A doctor, who was part of the team treating Sarabjit said he died of cardiac arrest, adding that doctors made several unsuccessful attempts to resuscitate him
Indian death row prisoner Sarabjit Singh died of cardiac arrest in a Lahore hospital in the wee hours today after being comatose for nearly a week following a brutal assault by other inmates of a high-security jail, officials said.
“I received a call from the doctor on duty (at Jinnah Hospital) at 1.00 am (1:30 IST) informing me that Sarabjit is no more,” Mahmood Shaukat, the head of a medical board that was supervising Sarabjit’s treatment said.
Another doctor, who was part of the team treating Sarabjit said he died of cardiac arrest, adding that doctors made several unsuccessful attempts to resuscitate him.
Officials of the Indian High Commission in Islamabad said they had been informed by officials of Jinnah Hospital about Sarabjit’s death.
Shaukat said authorities were yet to decide on conducting an autopsy on Sarabjit’s body.
Asked whether the autopsy would be done after getting permission from the government, he said: “At the moment I have no idea.”
No decision had been made about handing over the body to Sarabjit’s kin or to the Indian authorities, he said.
“These matters will be worked out according to the directions from the government,” he said.
Earlier in the day, official sources in Lahore had said Sarabjit had slipped into a “non-reversible” coma and this could lead to “brain death”.
His measurements on the Glasgow Coma Scale, which indicates the levels of consciousness and damage to a person’s central nervous system, had dropped to a “critical level”, the sources said.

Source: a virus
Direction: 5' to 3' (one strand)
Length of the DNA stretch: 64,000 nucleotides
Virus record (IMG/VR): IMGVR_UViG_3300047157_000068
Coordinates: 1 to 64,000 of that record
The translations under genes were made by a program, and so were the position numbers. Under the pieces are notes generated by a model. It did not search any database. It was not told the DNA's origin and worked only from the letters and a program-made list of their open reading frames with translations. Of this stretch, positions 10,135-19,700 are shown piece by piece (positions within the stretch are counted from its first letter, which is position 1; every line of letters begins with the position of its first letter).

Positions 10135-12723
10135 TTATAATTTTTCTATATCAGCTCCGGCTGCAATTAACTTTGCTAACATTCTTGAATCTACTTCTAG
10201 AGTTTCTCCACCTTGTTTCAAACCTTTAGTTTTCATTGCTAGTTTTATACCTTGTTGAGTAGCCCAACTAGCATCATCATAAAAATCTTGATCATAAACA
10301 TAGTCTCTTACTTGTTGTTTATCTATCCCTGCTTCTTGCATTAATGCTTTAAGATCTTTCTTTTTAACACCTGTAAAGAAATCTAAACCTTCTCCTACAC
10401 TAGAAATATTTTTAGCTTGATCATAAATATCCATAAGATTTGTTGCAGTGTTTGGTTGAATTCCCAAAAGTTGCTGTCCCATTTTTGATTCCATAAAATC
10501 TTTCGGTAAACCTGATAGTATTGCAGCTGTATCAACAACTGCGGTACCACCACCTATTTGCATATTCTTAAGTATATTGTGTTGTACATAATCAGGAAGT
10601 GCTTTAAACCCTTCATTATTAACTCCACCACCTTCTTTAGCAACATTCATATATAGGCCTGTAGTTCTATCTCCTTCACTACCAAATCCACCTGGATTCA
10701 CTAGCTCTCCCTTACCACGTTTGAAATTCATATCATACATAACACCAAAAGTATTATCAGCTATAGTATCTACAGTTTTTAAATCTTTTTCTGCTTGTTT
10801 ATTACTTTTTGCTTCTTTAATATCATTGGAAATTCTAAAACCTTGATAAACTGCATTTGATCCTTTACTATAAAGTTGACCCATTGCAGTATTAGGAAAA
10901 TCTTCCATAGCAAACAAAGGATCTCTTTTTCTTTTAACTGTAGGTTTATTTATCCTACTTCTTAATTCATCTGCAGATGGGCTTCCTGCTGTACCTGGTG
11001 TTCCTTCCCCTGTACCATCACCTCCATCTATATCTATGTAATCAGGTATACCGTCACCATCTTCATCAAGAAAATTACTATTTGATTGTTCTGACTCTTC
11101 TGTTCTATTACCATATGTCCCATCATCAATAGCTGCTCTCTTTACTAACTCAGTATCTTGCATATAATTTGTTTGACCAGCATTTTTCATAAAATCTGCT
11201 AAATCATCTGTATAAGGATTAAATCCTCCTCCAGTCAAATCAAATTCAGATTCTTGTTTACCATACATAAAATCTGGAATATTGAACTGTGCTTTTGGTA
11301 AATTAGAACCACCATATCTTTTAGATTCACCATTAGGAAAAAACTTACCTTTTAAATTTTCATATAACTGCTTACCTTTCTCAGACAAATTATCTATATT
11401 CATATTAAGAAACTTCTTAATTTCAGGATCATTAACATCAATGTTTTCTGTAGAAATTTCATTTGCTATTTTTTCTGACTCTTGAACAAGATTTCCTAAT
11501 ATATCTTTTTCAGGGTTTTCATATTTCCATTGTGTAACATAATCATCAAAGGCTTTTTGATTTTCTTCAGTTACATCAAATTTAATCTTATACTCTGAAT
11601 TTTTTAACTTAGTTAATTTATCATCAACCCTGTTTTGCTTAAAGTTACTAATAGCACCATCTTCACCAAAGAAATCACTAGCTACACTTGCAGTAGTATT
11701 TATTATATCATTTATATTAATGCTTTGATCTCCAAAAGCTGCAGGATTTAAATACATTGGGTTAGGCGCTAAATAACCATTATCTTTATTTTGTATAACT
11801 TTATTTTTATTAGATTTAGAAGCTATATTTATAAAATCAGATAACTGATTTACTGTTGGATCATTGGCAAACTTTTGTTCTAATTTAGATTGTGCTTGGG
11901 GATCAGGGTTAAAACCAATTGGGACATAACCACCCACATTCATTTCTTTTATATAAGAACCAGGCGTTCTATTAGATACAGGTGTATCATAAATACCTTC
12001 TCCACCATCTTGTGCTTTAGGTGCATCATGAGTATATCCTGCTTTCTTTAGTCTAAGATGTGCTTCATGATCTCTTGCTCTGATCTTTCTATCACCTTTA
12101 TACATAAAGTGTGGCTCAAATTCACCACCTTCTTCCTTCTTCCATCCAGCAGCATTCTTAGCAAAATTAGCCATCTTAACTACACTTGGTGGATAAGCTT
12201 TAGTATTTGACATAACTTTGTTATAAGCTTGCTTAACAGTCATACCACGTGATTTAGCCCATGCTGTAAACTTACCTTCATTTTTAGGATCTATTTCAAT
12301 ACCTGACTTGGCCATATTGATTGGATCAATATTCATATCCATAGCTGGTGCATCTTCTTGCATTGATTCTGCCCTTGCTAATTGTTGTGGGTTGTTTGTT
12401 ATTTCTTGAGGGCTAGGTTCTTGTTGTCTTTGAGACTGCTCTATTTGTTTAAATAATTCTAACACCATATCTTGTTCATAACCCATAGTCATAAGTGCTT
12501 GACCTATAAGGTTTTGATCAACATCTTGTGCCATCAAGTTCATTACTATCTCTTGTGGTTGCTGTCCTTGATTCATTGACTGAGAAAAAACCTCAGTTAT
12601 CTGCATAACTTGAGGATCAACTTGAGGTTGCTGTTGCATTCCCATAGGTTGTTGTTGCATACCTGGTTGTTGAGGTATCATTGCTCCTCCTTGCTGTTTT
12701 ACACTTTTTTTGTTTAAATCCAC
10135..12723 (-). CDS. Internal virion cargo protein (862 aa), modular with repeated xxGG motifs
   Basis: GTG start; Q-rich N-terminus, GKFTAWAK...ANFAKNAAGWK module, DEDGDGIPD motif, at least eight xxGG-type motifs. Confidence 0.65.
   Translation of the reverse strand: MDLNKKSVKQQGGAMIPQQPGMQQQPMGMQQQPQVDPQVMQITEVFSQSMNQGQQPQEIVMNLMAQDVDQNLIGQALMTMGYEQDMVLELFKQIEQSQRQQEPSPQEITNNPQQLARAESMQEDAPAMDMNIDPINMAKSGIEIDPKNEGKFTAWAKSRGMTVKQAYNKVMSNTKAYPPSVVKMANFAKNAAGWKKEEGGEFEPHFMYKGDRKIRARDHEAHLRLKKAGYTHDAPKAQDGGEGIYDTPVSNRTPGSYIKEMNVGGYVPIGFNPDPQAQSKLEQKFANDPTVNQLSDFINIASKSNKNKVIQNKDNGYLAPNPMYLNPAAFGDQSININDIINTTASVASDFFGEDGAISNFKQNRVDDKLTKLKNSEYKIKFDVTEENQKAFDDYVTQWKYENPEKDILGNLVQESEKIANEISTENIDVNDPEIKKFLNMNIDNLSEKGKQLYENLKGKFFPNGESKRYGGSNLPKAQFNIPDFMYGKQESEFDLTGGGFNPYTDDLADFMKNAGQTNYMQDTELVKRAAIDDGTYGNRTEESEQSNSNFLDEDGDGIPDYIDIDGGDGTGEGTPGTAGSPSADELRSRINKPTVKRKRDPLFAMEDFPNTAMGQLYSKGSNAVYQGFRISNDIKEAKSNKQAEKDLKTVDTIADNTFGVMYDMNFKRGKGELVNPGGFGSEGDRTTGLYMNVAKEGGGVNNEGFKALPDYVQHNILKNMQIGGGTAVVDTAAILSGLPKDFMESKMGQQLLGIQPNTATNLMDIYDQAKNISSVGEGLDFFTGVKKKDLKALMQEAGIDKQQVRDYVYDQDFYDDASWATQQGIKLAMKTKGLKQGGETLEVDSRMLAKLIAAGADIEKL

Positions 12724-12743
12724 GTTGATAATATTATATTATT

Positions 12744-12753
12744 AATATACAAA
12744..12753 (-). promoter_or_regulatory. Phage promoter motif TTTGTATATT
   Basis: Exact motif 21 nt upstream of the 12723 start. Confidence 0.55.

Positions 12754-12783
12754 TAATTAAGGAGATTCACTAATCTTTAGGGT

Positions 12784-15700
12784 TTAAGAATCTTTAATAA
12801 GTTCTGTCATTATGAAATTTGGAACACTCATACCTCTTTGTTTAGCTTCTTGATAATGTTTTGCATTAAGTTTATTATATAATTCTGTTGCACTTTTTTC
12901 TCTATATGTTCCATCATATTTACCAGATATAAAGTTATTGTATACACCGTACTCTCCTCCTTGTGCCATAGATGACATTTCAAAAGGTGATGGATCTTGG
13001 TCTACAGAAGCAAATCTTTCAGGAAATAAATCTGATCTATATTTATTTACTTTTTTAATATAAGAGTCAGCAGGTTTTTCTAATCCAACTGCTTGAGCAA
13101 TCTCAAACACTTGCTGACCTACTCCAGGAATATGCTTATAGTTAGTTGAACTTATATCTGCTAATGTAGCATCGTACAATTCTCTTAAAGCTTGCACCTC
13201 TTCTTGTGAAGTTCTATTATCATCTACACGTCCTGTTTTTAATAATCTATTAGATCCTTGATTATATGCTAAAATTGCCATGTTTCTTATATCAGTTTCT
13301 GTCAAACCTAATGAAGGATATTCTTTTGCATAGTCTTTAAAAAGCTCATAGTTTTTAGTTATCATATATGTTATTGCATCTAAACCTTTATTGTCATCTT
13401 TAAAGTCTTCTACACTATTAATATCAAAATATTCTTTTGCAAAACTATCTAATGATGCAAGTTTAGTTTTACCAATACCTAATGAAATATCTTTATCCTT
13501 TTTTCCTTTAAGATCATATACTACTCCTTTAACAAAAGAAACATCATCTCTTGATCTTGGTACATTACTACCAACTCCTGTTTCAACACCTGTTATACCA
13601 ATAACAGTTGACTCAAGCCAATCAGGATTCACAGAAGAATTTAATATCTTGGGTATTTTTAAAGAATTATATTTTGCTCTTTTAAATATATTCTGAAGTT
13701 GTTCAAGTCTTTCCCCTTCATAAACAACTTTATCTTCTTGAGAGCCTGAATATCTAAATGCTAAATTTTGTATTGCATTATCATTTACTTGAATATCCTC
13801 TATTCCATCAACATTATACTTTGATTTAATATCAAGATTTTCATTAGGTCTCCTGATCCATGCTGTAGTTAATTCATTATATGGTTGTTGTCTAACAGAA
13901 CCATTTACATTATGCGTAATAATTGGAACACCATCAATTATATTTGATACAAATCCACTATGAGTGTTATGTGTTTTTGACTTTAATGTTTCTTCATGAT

Sarabjit was convicted of alleged involvement in a string of bomb attacks in Punjab province that killed 14 people in 1990 and spent about 22 years in Pakistani prisons.
His family, who had just returned to India after visiting him in Jinnah hospital, always insisted Sarabjit was innocent and he had inadvertently strayed across the border in an inebriated state.
His mercy petitions were rejected by the courts and former president Pervez Musharraf. The previous Pakistan People's Party-led government put off Sarabjit's execution for an indefinite period in 2008.
Mis-selling is rampant in the financial services industry. While legislation may act as a shield in protecting the interests of investors, an investor can take care of the following aspects to minimize instances of mis-selling
I have come across many cases of mis-selling in the financial services industry but the Mangelal Sharma case came a shocker for me (Will this 79-year old’s protest move the government and the RBI to stop mis-selling by banks?, Mangelal Sharma gets his Rs7 lakh back—another Moneylife victory). This was a case in which even an old man was not spared. Banks and financial institutions claim that customers are king for them but in practice they rarely follow this. Why do we have so many cases of mis-selling of financial products? Is mis-selling happening because there is dearth of legislations? The answer to this question is both yes and no. Though there are legislations in place to prevent mis-selling, these legislations hardly help investors. Also investors in many cases are not aware about how to take benefit of existing laws when they have become victim of wrong financial products sold to them.
Whatever is the reason, there are instances of mis-selling in which people lose their hard-earned money and repent thereafter. While legislation may act as a shield in protecting interest of investors, is there any alternate way in which an investor can prevent himself/herself from becoming victim of mis-selling? Though there is no magic wand to help an investor, s/he can take care of following aspects to minimize instances of mis-selling:
Never buy a product aggressively pitched by agents: It is very obvious that an agent or a representative of financial service provider pitches a product based on the commission or fee that he earns. So it is better not to get carried away by what he suggests. You need to understand your investment requirements and select product based on that. One more important point, even if the agent happens to be a family friend, ask him questions. You cannot leave your investments in other’s hand. Products like life insurance are often mis-sold by agents as investment products. Please remember insurance is a product having potential to cover risks.